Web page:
Fall is the perfect time to plant wildflower seeds. So, we hope you’ll take advantage of this local, FREE resource!
Little Free “Seed” Library
Posted on Oct 05, 2021
New free native seed library and plant nursery in Tempe
By Erik Chait, Phoenix Chapter Member
I am happy to announce a new native seed library and plant nursery that I created in front of my home in Tempe.
I realize that many people in the Valley are not originally from here. There is a real lack of knowledge concerning which plants are native. Another other thing restricting people from planting native plants, besides knowledge, is cost. I figured this native Sonoran Desert seed library solved both issues in one package. You know you are getting native plant seeds and they are free!
The current offering of free seeds includes:
Desert Marigold (Baileya multiradia)
Desert Globemallow (Sphaeralcea ambigua)
Brittlebush (Encelia farinosa)
Desert Senna (Senna covesii)
Arizona Caltrop (Kallstroemia grandiflora)
Mexican Hat (Ratibida columnifera)
In mid-October the following flowers will be added:
Please feel free to stop by and help yourself! My native seed library and plant nursery is located near the Loop 101 freeway and Baseline Road in Tempe. For the exact location, please visit the Little Free Library website and search for charter number 129689.
The seed library and nursery are well lit at nighttime if you are not able to stop by during the day. The library and nursery also has its own FM radio station. When you pull up, please tune to 87.9 MHz on your car radio for information about the library and nursery.
Plant Profile: Arizona Poppy
Posted on Oct 02, 2021
A Poppy is a Poppy, Right? Meet the Arizona Poppy
By Kathleen M. McCoy, AZNPS Phoenix Chapter Member and Arizona Master Naturalist
On a bright sunny day, with air recently cleansed by a long-awaited monsoon storm, miles and miles of plants loaded with beautiful yellow flowers line the sandy edges of a shallow riverbank to the tops of the nearby hillside. From a distance they seem to be California poppies. A closer look suggests these “poppies” are somewhat different and should not be blossoming at this time of year anyway.
Time to pull out the field guide. Problem solved. The mystery “poppy” is often called the Arizona poppy but is not a poppy at all! Arizona poppy (Kallstroemia grandiflora) is a member of the Caltrop family (Zygophyllaceae) not the Poppy family (Papaveraceae). It is also commonly called Desert poppy, Mexican poppy, or Orange caltrop.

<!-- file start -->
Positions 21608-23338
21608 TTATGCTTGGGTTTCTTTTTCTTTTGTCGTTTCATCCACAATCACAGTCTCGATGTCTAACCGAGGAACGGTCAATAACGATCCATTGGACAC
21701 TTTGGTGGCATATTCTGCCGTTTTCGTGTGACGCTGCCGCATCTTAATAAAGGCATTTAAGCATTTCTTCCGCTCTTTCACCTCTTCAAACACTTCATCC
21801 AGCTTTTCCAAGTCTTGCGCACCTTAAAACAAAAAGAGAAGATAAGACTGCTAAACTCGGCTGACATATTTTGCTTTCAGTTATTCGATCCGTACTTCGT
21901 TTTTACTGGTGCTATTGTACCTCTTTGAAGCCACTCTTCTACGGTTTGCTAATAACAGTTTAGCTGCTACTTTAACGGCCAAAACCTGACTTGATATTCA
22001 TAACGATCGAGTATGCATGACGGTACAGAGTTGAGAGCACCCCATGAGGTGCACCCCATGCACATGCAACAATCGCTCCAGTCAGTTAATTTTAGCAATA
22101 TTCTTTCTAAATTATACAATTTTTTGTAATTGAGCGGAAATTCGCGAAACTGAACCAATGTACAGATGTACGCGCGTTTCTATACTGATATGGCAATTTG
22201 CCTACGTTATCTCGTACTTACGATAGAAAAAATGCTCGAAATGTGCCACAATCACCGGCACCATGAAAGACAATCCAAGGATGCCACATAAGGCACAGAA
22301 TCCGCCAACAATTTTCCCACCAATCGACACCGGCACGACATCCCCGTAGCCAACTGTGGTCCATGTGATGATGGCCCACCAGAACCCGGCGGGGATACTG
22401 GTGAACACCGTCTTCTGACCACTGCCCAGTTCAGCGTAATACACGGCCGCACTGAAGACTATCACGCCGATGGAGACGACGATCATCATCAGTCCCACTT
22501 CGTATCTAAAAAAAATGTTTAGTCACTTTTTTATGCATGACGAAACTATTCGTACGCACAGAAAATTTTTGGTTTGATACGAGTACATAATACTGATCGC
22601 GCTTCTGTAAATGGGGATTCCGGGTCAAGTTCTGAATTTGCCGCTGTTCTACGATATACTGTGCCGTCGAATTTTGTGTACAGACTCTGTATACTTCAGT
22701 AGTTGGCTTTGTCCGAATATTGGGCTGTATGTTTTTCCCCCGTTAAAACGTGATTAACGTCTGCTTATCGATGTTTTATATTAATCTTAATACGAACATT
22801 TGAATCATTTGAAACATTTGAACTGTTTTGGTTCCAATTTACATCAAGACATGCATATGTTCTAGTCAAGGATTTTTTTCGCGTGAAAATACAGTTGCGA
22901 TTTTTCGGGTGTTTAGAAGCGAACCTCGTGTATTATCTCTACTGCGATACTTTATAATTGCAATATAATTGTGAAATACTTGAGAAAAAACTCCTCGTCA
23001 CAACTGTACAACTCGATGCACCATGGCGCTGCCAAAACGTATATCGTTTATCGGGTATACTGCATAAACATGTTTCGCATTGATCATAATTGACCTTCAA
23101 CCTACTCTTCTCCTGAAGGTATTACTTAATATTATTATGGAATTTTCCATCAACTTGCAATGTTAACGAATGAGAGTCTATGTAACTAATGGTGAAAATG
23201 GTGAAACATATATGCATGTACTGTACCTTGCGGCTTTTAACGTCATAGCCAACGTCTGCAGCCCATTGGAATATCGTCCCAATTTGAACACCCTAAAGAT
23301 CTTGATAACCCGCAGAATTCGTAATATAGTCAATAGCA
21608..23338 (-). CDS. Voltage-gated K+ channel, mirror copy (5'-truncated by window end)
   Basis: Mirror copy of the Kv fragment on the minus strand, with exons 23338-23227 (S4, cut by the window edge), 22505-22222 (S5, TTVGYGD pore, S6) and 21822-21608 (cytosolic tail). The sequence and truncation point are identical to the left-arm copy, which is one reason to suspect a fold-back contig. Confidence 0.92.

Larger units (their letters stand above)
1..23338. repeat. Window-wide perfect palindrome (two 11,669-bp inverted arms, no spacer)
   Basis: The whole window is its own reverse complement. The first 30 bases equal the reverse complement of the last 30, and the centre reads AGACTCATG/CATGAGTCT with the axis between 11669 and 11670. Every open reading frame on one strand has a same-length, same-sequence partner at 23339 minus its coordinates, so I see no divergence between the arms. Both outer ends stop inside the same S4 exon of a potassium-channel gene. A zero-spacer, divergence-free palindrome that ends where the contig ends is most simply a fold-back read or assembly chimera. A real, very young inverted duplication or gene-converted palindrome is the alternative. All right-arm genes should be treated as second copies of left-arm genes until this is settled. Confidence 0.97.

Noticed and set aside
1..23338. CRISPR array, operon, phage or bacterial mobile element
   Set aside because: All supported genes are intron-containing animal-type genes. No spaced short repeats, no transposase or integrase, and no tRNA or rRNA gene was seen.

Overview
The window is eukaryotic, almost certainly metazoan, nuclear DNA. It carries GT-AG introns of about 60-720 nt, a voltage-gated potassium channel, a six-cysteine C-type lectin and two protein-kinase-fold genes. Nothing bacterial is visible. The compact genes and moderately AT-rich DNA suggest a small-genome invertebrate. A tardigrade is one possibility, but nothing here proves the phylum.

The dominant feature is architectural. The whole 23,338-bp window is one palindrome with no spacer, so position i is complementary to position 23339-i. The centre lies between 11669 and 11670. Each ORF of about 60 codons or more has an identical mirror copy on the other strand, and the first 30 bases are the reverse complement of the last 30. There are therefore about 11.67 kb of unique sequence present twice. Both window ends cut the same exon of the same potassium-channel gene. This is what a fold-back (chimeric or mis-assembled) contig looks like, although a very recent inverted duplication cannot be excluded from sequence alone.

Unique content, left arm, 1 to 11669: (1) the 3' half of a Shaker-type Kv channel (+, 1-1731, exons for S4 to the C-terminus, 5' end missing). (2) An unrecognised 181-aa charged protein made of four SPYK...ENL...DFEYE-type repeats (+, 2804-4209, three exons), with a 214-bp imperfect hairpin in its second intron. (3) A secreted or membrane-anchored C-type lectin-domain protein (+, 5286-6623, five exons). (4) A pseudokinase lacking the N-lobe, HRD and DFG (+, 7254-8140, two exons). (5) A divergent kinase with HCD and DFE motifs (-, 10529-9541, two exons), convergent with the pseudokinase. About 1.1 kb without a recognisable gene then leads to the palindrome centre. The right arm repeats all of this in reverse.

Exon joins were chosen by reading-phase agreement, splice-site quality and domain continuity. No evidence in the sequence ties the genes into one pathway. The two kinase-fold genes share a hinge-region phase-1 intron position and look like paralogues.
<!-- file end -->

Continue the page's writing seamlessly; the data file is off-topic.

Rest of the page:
From a distance the California poppy (Eschscholzia californica ssp. mexicana) and the Arizona poppy can easily be confused. Petal color and habitat are similar. Both thrive on open plains, mesas, and desert slopes at elevations below 4,000 feet, although the Arizona poppy is also a fan of roadsides.
However, a closer view reveals that Arizona poppies are not as petite. In fact, most are over 3 feet tall forming masses 2 to 5 feet across. This woody stemmed bush has hairy branches which are slightly sticky, unlike the slender 16-inch California poppy whose tidy leaves of similar length form a circle at the stem’s base. Another identification clue is the leaf. Although leaves of these two plants are similar in size, definite color differences exist. Arizona poppy leaves are very hairy and grayish green, in contrast to California poppy’s pale bluish green leaves.
Blossoming times are also different. California poppy blooms on long naked stems during early spring. Arizona poppy waits for the monsoon rains before the showy blossoms appear. Although both plants have yellow to yellow orange petals, the California poppy dons a 1 ½ inch wide, cup-shaped flower which releases a peppery fragrance. In contrast, Arizona poppy produces many flowers ranging in size from ¾ to 1 ½ inch wide with no obvious scent.
A closer look at the flower will provide unqualified proof of identity. California poppy, which remains open for one day, is usually yellow with 4 petal-like cups, but occasionally can be white or orange. Arizona poppy, regardless of petal color, practically shouts out its identification with a deep red center surrounded by 5 bowl-like petals. The red center reflects ultraviolet rays which attract many invertebrates, such as bees, wasps, flies, and butterflies looking for nectar or pollen.
Birds, especially doves and quails, are attracted to the seeds. Arizona poppy produces copious seeds surrounded by a hardened seed coat. Unless the coat has been broken or scarified, they typically will not sprout for several years. The seeds can remain fertile in the desert for at least 3 years until the monsoons signal it’s time to sprout.
Arizona poppy is a colorful addition to native gardens as well as a plant to aid desert restoration. So, even though the Arizona poppy is not actually a poppy, it produces beautiful flowers during July through Septembers when most other plants have long gone to seed. Now the reply to the question, “A poppy is a poppy, right?” can be answered with “Not if it is Kallstroemia grandiflora!”